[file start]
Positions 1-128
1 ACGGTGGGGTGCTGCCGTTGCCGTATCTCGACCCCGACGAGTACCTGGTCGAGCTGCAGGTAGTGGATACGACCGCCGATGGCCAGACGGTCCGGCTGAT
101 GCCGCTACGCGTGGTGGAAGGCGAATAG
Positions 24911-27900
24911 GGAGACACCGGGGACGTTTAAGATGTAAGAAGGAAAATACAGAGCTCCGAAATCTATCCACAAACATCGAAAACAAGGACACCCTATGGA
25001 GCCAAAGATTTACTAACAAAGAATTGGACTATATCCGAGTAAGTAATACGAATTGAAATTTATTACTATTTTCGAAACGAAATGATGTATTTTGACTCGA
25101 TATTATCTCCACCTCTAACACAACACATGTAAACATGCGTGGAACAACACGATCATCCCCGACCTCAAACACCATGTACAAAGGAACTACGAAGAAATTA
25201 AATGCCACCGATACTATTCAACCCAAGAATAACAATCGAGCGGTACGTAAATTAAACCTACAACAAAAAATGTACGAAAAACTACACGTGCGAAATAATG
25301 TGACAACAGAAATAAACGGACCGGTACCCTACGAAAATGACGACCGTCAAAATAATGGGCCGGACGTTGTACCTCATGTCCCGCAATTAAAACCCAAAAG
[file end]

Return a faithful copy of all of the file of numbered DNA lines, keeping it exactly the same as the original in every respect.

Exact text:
Positions 1-128
1 ACGGTGGGGTGCTGCCGTTGCCGTATCTCGACCCCGACGAGTACCTGGTCGAGCTGCAGGTAGTGGATACGACCGCCGATGGCCAGACGGTCCGGCTGAT
101 GCCGCTACGCGTGGTGGAAGGCGAATAG
Positions 24911-27900
24911 GGAGACACCGGGGACGTTTAAGATGTAAGAAGGAAAATACAGAGCTCCGAAATCTATCCACAAACATCGAAAACAAGGACACCCTATGGA
25001 GCCAAAGATTTACTAACAAAGAATTGGACTATATCCGAGTAAGTAATACGAATTGAAATTTATTACTATTTTCGAAACGAAATGATGTATTTTGACTCGA
25101 TATTATCTCCACCTCTAACACAACACATGTAAACATGCGTGGAACAACACGATCATCCCCGACCTCAAACACCATGTACAAAGGAACTACGAAGAAATTA
25201 AATGCCACCGATACTATTCAACCCAAGAATAACAATCGAGCGGTACGTAAATTAAACCTACAACAAAAAATGTACGAAAAACTACACGTGCGAAATAATG
25301 TGACAACAGAAATAAACGGACCGGTACCCTACGAAAATGACGACCGTCAAAATAATGGGCCGGACGTTGTACCTCATGTCCCGCAATTAAAACCCAAAAG